The MIT Council for Educational Technology (MITCET) and the Office of Educational Innovation and Technology (OEIT) are pleased to announce Bookxor has been selected as the grand prize winner of the 2011 iCampus Student Prize competition. The winners are on their way to the San Francisco Bay Area to use their $7,500 cash prize to help launch a new startup, ClassMetric.com.
The five finalists from the first round competition were invited to present a poster and give a short presentation at the MIT Faculty Club on April 25, 2011. Judges from MIT and Microsoft Research evaluated the five finalists in four areas: relevance to MIT, potential for impact, design and possible barriers to implementation.
Congratulations to all that participated in the 2011 competition!
Grand Prize Winner
Bookxor closes the feedback loop between students and professors for course notes providing professors analytics and enabling students to study collaboratively. The Bookxor Team consists of Peter Reinhardt ’12, Erika Bildsten ’12, Ilya Volodarsky ’12, and Calvin French-Owen ’12.
The judges remarked that Bookxor “adds unique value to reading online, add[ing] a sorely needed assessment tool to an instructor’s arsenal.” Of the finalists, Bookxor was the “best thought out, with big goals.”
The judges also recognized the contributions BooksPicker has made to the MIT community, naming it runner-up for the 2011 iCampus Student Prize competition. BooksPicker received a $2,500 cash prize as runner-up.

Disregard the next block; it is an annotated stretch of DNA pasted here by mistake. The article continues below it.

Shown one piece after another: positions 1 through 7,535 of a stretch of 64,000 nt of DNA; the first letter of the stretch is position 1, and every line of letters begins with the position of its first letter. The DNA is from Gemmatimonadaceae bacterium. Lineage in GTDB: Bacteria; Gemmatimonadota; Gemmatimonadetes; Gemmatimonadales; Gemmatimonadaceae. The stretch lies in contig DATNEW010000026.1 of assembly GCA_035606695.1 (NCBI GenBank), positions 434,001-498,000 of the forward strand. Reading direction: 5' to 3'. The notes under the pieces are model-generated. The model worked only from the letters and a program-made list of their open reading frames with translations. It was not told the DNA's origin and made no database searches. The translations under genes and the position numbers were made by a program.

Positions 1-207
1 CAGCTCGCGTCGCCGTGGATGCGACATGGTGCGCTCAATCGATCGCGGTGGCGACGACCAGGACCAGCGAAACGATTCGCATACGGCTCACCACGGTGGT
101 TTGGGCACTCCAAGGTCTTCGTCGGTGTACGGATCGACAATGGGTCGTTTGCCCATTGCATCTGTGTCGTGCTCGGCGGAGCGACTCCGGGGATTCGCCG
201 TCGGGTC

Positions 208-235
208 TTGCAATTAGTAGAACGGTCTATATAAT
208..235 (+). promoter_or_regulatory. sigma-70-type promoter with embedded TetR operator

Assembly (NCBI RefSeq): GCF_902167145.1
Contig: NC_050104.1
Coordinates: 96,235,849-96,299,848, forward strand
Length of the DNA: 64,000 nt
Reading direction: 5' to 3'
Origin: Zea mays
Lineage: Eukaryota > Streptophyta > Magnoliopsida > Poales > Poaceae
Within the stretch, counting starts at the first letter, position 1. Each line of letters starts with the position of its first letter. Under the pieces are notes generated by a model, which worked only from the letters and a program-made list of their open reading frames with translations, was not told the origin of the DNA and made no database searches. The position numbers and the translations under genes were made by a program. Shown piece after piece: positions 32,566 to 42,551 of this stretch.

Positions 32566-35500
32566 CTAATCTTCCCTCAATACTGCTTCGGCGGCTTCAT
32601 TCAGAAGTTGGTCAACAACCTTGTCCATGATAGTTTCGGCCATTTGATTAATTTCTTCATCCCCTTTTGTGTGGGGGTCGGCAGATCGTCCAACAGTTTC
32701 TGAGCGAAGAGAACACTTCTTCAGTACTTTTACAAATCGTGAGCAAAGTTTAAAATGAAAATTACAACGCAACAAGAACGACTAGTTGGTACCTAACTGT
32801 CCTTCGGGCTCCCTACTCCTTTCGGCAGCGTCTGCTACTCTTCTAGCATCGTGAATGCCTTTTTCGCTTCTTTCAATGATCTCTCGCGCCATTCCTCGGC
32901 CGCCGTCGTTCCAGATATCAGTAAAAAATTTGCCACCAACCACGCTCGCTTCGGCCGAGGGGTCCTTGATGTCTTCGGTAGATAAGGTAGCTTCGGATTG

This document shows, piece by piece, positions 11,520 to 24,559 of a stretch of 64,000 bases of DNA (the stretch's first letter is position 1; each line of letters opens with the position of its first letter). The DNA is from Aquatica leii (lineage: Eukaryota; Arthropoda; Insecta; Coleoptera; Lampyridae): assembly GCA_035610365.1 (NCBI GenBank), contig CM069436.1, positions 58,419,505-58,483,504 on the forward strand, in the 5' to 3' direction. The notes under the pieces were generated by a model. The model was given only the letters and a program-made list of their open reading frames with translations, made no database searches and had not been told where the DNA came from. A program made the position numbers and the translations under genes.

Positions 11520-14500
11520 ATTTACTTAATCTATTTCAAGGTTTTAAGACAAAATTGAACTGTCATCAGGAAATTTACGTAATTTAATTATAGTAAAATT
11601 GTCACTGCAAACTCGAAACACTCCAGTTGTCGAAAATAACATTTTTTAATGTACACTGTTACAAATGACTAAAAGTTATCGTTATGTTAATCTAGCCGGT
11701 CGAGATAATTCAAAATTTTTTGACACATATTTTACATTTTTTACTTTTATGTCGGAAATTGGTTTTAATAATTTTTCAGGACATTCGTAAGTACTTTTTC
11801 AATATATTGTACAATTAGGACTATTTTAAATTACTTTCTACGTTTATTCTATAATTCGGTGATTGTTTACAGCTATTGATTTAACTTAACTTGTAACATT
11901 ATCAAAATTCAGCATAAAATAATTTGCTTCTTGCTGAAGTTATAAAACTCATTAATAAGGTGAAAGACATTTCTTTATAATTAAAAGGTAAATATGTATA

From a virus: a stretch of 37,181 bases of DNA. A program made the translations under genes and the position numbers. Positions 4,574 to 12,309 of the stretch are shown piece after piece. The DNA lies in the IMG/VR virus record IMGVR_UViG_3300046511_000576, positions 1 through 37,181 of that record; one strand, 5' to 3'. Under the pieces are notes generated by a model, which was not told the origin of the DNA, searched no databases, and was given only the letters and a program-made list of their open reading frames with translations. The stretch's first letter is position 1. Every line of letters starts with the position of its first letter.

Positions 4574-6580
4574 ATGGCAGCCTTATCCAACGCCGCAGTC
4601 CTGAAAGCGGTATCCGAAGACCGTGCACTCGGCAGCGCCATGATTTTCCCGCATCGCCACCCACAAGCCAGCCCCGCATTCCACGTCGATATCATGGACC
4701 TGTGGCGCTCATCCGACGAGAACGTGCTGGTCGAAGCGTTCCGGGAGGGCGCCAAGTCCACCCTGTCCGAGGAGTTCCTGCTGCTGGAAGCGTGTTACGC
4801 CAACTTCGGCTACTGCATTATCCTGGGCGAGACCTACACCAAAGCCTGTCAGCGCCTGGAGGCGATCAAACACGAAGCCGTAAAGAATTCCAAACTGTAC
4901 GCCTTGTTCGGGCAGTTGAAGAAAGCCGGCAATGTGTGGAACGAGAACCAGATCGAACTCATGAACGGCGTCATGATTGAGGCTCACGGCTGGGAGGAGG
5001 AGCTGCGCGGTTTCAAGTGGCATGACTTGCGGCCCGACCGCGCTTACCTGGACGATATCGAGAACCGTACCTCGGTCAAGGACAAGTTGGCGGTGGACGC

Bookspicker allows students to search for what textbooks are required for their classes, pick the ones they want and look for the best prices online, the Coop or locally. The BooksPicker team consists of Sinchan Banerjee ’11, Jonathan Goldberg BS ’09 & MEng ’10, and Rodrigo Ipince ’09.
Further information on the iCampus Prize, as well as announcements of future competitions, can be found at iCampusPrize.mit.edu.
About the iCampus Prize
The iCampus Technology Innovation Student Prize recognizes the innovative and creative application of technology that improves the educational and student life experiences at MIT. The competition builds upon the entrepreneurism and spirit of service exhibited by MIT students to solve the world’s problems by focusing attention of what might be improved closer to home in MIT’s education and student life.
The competition is open to all current MIT undergraduates and graduate students, both individuals and groups. Entries must involve the use of technology to enhance life and learning at MIT, and they must be developed to the point where MIT could adopt them and make them part of its environment.